• Begin by writing a nice bass line. Next, start adding more and more notes over this line until you have made a chord with at least 3 unique notes. Use this process to complete a progression of chords that contain individual notes moving by or whole step from each note to the next note after it. In addition, here are some more aspects of guitar songwriting to consider as you create music:
  • Don't use the same positions on the guitar all the time while playing a certain note. You can give yourself many more options in terms of creating great 'tone' by playing the same note in different positions. For instance, instead of always playing the 2nd fret of the high "e" string, try using the 11th fret of the "g" string.
  • While writing guitar music, utilize different picking styles. Many guitarists only use a pick while writing guitar music, which limits their options when it comes to tone. Try adding an entirely different sound to your music by utilizing finger style parts in your music. For example, rather than using a pick to play the notes of a clean (no distortion) arpeggio, use your fingers to add a distinct, soft dynamic to your music. Becoming a great songwriter will take time; however, by avoiding the common limitations most guitarists place on themselves, you will be able to quickly improve your ability to write creative music. I encourage you now to get started writing music with the various songwriting ideas mentioned in this article. The more you practice, the faster you can progress and begin writing great music! About The Author: Ryan Buckner is a songwriter, shred guitarist and guitar teacher in the Oklahoma City area. Start writing better guitar music right now by checking out this free songwriting guide on how to write guitar riffs.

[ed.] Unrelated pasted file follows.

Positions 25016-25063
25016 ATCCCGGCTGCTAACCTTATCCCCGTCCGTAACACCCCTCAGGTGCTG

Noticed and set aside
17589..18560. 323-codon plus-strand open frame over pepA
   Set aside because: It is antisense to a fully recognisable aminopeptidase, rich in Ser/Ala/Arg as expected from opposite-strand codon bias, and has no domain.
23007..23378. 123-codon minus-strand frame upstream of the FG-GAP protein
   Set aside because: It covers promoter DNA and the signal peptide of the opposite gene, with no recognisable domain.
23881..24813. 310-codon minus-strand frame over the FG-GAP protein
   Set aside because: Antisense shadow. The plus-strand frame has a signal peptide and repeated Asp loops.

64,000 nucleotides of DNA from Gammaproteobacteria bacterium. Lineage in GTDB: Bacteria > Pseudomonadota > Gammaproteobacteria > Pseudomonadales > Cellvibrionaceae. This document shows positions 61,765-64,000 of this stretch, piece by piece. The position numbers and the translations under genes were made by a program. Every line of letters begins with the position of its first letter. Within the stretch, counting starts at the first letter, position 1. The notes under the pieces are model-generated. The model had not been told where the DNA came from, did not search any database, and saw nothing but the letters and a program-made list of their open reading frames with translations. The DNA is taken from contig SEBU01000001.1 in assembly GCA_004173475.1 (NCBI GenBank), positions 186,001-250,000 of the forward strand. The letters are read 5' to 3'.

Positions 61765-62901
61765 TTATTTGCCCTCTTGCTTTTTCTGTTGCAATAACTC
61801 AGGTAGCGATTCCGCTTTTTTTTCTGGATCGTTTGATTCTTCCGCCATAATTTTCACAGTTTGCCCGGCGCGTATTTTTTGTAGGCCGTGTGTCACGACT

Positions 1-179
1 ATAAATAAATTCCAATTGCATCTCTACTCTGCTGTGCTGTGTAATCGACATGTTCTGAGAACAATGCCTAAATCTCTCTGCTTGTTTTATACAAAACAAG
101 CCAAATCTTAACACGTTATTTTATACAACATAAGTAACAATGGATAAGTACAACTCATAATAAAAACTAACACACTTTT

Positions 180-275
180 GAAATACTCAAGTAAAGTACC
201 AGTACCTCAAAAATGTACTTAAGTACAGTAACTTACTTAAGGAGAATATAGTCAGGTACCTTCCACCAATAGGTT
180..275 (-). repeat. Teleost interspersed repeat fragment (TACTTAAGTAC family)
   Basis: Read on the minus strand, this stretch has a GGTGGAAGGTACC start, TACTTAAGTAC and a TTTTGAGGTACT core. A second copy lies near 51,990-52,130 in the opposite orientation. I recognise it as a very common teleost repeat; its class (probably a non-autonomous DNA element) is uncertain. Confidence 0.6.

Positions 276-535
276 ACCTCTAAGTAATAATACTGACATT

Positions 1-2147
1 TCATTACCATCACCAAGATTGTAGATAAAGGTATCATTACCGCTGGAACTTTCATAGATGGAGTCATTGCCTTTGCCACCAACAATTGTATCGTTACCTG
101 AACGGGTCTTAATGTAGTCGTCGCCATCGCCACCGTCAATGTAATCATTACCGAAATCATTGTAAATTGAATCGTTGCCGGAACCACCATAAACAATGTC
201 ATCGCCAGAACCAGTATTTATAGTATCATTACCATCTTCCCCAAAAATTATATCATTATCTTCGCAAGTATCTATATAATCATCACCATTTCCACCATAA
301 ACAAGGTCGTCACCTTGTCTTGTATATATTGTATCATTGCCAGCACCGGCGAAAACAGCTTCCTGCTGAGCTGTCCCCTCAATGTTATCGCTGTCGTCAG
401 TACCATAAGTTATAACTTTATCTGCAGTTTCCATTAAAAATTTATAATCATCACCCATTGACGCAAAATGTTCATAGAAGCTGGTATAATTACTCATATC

• 23 comments sorted by best / new / date

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      Bazz22
      This was actually pretty helpful. Especially the 2nd and 3rd points.
      CE49
      I'll be using Point 1!
      Zaqq
      Damn, I hate when I improvise with my bass/guitar and can't write anything good, but get cool ideas only before falling asleep or going to the studies
      shaundp
      I've always valued quality over quantity, so #3 is no issue for me, but I am guilty as hell of #1&2
      Ysrafel
      Glad you found it helpful and thanks for reading! If anyone has any questions about the article or songwriting in general, feel free to ask and I'll do my best to give you a great answer. If you have any feedback for me, please also share it with me so I can write better articles for you guys in the future. Ryan Buckner
      Hippedkille
      Hey man, nice article! I'll definitely try these points out! I have a question though; I have a few riffs and ideas, but I can't seem to be able to continue them. For example, I have beginning of a song that has a lot of hammer-ons and pull-offs, so the feel of the song is a bit groovy. I've managed to come up with an pre-chorus/chorus riff, but after that, it kind of stops. I can't seem to continue it. Any advice? Thanks!
      Ysrafel